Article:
Orange County leaders seeking to stem the community’s opioid epidemic heard recently from Dr. Martin Klapheke, assistant dean of medical education, who has led the medical school’s efforts to train tomorrow’s physicians about the dangers of prescribing opioids for pain.

The Orange County Heroin Task Force Advisory Committee invited Dr. Klapheke to discuss the college’s new opioid and pain management curriculum. The task force includes community leaders from law enforcement, healthcare, education and addiction treatment who are struggling to deal with increasing overdoses and deaths from opioids.

According to the Centers for Disease Control, more than 60 percent of drug-related deaths in the U.S. involve an opioid. In Florida, at least five people die from an opioid overdose every day. And increasingly, officials are seeing overdose deaths from combining heroin with fentanyl, an extremely potent synthetic opioid.

Most heroin addicts became addicted after misusing prescription opioids. Opioids include prescription painkillers like OxyContin and Vicodin.

Based on those statistics, the College of Medicine revised its curriculum about a year ago to give students more information on when and whether to prescribe opioids. Opioid education is now included in all four years of medical school training. Students learn the dangers of prescribing opioids for conditions like chronic pain and arthritis. They learn how to devise strategies to reduce the risk of addiction. Working with standardized patients – actors – students learn how to resuscitate someone who has overdosed and how to educate family members of addicted patients. They also learn about alternatives to painkillers such as biofeedback and exercise therapy. Dr. Klapheke has shared UCF’s curriculum with medical schools across the state and with medical school educators across the country.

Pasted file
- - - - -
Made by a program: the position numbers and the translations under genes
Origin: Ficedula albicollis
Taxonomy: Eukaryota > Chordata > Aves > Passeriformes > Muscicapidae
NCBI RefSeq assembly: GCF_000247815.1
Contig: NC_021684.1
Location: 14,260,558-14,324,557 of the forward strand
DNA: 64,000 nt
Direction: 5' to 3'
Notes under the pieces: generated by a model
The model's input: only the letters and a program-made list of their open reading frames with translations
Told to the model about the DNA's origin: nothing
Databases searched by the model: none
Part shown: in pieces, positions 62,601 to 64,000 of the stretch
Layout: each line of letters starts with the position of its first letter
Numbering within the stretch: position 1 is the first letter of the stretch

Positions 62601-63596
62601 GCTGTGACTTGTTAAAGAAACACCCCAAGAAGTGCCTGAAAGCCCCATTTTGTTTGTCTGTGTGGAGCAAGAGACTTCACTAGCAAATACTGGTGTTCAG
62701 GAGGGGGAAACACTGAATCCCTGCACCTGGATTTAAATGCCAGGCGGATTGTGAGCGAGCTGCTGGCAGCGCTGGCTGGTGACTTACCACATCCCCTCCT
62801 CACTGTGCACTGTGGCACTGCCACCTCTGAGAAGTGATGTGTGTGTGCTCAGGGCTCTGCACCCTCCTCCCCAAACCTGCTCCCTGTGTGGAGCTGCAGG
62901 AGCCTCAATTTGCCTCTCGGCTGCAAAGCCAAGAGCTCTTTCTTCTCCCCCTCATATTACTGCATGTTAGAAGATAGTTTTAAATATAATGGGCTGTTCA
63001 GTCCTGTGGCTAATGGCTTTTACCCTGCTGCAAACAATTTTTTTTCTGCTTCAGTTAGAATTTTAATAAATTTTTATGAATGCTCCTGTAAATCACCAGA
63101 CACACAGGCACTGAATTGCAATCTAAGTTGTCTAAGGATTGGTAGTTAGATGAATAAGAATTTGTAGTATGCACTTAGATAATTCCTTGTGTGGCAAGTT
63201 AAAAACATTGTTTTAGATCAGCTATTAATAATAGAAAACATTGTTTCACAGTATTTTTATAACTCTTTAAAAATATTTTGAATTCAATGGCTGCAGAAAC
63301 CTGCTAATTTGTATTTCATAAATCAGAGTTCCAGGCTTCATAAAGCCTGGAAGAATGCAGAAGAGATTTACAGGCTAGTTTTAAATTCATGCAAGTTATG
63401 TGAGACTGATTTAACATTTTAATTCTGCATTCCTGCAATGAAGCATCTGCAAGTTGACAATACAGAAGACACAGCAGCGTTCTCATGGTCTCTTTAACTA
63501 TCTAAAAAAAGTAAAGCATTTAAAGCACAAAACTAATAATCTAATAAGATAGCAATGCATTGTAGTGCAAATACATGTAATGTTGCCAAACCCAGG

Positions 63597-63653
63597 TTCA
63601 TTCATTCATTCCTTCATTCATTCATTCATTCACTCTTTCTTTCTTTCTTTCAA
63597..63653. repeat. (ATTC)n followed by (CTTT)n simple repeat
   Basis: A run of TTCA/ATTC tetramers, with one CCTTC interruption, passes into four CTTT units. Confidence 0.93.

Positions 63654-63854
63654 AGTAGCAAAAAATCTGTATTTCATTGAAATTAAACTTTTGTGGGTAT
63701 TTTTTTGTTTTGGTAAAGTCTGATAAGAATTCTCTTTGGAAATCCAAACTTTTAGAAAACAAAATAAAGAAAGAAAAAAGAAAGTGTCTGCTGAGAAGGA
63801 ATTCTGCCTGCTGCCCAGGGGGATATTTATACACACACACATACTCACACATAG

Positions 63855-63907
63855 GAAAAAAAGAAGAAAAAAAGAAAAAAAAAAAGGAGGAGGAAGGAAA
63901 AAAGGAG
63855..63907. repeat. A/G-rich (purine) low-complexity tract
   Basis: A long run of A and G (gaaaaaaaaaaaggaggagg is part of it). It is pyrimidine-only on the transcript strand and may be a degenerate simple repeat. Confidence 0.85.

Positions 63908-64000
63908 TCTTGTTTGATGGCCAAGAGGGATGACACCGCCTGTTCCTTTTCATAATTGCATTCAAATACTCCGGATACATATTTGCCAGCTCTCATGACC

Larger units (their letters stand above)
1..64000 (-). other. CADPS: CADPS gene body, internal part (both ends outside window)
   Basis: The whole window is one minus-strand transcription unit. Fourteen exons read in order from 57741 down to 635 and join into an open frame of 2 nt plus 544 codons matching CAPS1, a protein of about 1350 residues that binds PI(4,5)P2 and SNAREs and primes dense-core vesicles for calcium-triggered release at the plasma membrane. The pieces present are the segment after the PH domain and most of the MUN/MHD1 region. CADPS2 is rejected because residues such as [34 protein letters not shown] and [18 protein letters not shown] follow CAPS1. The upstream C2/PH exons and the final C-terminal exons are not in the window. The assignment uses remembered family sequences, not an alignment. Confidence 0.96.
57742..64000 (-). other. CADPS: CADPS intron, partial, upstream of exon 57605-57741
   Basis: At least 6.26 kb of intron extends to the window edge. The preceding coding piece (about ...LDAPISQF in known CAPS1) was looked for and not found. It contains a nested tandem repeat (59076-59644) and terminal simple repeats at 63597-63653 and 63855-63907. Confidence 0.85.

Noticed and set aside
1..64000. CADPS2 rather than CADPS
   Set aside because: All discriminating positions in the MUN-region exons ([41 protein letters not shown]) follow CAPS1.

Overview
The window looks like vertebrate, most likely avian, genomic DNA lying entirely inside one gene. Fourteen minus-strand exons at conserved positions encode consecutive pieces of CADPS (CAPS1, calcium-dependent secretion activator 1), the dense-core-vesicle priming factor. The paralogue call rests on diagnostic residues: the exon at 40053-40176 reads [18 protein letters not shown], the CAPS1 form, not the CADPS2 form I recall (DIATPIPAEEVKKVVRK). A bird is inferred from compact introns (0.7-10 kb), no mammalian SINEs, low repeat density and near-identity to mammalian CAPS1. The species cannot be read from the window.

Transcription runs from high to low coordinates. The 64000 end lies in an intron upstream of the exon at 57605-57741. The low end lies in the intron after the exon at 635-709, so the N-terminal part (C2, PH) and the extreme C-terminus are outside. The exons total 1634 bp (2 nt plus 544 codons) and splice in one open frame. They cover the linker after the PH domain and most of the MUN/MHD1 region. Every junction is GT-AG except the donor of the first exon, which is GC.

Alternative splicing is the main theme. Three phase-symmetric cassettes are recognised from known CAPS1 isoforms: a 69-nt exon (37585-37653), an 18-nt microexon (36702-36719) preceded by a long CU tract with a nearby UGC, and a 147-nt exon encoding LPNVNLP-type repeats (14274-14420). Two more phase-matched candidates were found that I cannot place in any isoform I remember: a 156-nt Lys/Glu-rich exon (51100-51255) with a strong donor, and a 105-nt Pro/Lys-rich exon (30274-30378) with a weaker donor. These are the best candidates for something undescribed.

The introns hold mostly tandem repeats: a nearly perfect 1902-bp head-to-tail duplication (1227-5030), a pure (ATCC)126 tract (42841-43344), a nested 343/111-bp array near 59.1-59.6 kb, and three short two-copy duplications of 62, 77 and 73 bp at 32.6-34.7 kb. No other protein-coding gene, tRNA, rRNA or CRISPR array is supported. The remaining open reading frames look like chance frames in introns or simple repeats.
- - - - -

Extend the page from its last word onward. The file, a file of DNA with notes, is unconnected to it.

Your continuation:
“There’s some evidence that there’s been a decrease in the prescription of opioids in the United States,” Dr. Klapheke told the heroin panel. “However, the bad news is there’s been an increase in overdose deaths. We need to not only focus on the appropriate prescription of opioids, but also identifying individuals who become addicted and making sure they get into treatment, so that they don’t move from prescribed opioids to street drugs like heroin and fentanyl.”

Orlando Police Deputy Chief Robert Anzueto said he was impressed at how UCF’s opioid curriculum is preparing future physicians.

“It was very interesting to see what the new medical students are going through,” Anzueto said. “It’s like, hands-on from day one. And that’s great to see, because we want to make sure that the future physicians and leaders of this world have great training behind them to combat this kind of issue – because this is going to be an issue for many, many decades, moving forward.”